Binary, Octal, Decimal and Hexadecimal of Microcontroller

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Binary, Octal, Decimal and Hexadecimal Number System

What is Binary?

Binary is a base-2 number system invented by Gottfried Leibniz, one of four number systems. In this system, it is usually represented by two different symbols 0 and 1 .

Binary Number System
Binary Number System

In digital electronic circuits, the implementation of logic gates directly uses binary, which is used in modern computers and devices that rely on computers. Each number is called a bit (abbreviation for Binary digit).

In Boolean logic, a single binary digit can only represent True (1) or False (0), however, multiple binary digits can be used to represent large numbers and perform complex functions, any integer can be represented in binary.

In digital data memory, storage, processing, and communications, the 0 and 1 values are sometimes referred to as “low level” and “high level”, respectively.

Binary Represents High Level and Low Level in Digital Circuit
Binary Represents High Level and Low Level in Digital Circuit

Binary can also be used to describe compiled software programs, once a program is compiled it contains binary data called “machine code” which can be executed by the computer’s CPU.

What is Octal?

Octal, abbreviated as OCT or O, is a counting system with a base of 8. It employs the eight digits 0, 1, 2, 3, 4, 5, 6, 7, where after 7 it rolls over to 0 and increments the higher digit by 1. In some programming languages, a leading digit of 0 often indicates that the number is in octal. Octal numbers and binary numbers correspond on a bit-by-bit basis (one octal digit corresponds to three binary digits), making octal useful in computer languages.

Octal has been widely used in computer systems like PDP-8, ICL 1900, and large IBM mainframes, which use 12-bit, 24-bit, or 36-bit word lengths. These systems are based on octal since their ideal binary word lengths are multiples of 3 (each octal digit represents three binary digits). Displaying four to twelve digits succinctly represents the entire machine. It also reduces costs as digits can be shown through digital displays, seven-segment displays, and calculators for operator control panels. Binary displays are too complex, and decimal displays require intricate hardware, while hexadecimal displays demand showing more digits.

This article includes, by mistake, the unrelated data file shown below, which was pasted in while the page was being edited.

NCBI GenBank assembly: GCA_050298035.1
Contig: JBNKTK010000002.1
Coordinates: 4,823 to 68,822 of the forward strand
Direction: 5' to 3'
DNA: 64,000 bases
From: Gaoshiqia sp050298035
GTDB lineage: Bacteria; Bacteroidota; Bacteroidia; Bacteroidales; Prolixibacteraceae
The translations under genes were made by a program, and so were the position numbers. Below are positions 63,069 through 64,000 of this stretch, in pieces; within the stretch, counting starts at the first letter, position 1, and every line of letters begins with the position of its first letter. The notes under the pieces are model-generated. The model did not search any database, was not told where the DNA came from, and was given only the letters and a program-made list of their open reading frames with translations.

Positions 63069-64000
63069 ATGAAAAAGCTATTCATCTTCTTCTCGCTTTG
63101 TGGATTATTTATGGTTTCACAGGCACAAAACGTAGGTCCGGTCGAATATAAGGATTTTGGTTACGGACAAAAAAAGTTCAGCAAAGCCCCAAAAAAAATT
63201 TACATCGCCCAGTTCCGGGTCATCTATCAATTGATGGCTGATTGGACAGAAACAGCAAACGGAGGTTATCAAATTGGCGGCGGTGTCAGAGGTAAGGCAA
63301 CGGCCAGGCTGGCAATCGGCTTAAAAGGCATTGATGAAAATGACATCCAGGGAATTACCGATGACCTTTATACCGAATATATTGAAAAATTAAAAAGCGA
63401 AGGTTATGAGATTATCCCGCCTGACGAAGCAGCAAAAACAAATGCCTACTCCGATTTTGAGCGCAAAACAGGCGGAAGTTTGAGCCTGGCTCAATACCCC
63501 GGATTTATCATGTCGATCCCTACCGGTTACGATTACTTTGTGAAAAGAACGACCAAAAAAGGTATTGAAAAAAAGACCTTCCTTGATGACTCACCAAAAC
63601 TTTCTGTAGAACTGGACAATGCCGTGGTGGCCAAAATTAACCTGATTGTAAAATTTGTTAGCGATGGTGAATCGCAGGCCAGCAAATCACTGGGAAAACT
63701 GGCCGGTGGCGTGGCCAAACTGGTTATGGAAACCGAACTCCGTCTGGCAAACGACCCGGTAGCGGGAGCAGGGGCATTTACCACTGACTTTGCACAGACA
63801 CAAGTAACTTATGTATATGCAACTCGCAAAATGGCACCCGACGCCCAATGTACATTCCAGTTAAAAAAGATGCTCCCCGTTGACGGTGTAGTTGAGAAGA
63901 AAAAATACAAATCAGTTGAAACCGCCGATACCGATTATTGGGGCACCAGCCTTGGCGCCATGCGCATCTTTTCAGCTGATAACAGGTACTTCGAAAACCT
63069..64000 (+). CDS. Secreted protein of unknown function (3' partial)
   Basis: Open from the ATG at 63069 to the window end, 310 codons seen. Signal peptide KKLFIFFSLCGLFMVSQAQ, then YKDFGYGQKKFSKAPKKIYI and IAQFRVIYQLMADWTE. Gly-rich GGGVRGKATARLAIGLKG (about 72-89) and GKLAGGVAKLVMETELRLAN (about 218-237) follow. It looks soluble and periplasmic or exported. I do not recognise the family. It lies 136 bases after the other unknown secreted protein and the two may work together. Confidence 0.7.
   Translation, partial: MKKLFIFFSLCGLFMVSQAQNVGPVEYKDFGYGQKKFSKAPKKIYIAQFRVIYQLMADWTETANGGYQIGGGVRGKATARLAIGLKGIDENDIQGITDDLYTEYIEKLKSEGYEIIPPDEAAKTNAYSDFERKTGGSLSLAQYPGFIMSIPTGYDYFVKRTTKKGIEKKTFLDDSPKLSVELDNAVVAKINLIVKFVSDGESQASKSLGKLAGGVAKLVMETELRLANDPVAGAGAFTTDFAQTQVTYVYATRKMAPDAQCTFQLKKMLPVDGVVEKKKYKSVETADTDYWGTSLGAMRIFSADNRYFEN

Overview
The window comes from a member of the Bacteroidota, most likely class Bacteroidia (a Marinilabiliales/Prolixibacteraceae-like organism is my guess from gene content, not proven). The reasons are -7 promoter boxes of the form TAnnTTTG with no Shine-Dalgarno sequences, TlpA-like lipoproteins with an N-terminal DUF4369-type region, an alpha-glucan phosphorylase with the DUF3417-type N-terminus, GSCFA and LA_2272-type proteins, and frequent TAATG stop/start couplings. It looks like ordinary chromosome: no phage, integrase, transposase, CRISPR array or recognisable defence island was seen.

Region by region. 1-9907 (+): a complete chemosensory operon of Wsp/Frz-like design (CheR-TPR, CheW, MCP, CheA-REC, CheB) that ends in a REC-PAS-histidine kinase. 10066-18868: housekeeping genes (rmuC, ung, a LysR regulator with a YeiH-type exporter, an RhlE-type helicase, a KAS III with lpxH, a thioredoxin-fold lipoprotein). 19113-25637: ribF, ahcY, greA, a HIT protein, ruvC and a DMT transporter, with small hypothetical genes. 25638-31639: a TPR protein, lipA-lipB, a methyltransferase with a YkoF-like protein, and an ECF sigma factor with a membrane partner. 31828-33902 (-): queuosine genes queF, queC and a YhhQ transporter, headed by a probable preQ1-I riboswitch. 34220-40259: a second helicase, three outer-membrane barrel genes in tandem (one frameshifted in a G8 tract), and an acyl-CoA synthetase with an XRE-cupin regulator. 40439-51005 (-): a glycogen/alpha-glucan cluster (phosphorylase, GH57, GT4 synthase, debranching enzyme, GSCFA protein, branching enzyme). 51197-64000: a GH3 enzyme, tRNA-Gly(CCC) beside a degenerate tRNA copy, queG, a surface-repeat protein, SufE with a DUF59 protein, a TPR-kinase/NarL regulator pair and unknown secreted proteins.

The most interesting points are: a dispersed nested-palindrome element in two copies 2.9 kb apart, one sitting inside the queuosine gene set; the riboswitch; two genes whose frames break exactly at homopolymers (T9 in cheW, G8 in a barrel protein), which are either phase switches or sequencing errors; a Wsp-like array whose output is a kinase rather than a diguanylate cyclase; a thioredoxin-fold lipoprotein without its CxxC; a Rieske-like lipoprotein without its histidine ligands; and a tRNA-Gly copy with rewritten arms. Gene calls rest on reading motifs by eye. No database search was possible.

Binary to Octal
Binary to Octal

Since one hexadecimal digit corresponds to four binary digits, hexadecimal is more convenient for representing binary. Hence, octal’s application is less widespread than hexadecimal’s. Some programming languages provide the capability to represent numbers using octal notation, and a few older Unix applications still use octal. Computer systems require numeral system conversions internally, using binary as the base. Numeral system conversions between binary, octal, and decimal are accomplished in programming, and FORTRAN77, focused on binary and decimal, handles these conversions.

However, all modern computing platforms use 16, 32, or 64-bit systems, where 64-bit platforms further divide into 8-bit bytes. In these systems, three octal digits satisfy each byte requirement, with the most significant octal digit representing two binary digits (with +1 for the next byte if applicable). Representing 16-bit words in octal requires 6 digits, but the most significant octal digit represents only 1 binary digit (0 or 1). This limitation prevents easy-to-read bytes since they result in 4-bit octal digits.

As a result, hexadecimal is now more commonly used in programming languages, as two hexadecimal digits fully specify a byte. Platforms with powers of two and word sizes make instructions more understandable. The ubiquitous x86 architecture is one such example, though octal is rarely used in this architecture. However, octal can be useful to describe certain binary encodings, such as the ModRM byte, which is split into 2, 3, and 3 bits.

What is Decimal?

Decimal system, often referred to as the base-10 system, is a method of counting where every ten units lead to a higher unit. The first digit holds a positional value of 10^0, the second digit 10^1, the Nth digit 10^(N-1). The value of a number in this system is the sum of each digit’s (value × positional weight).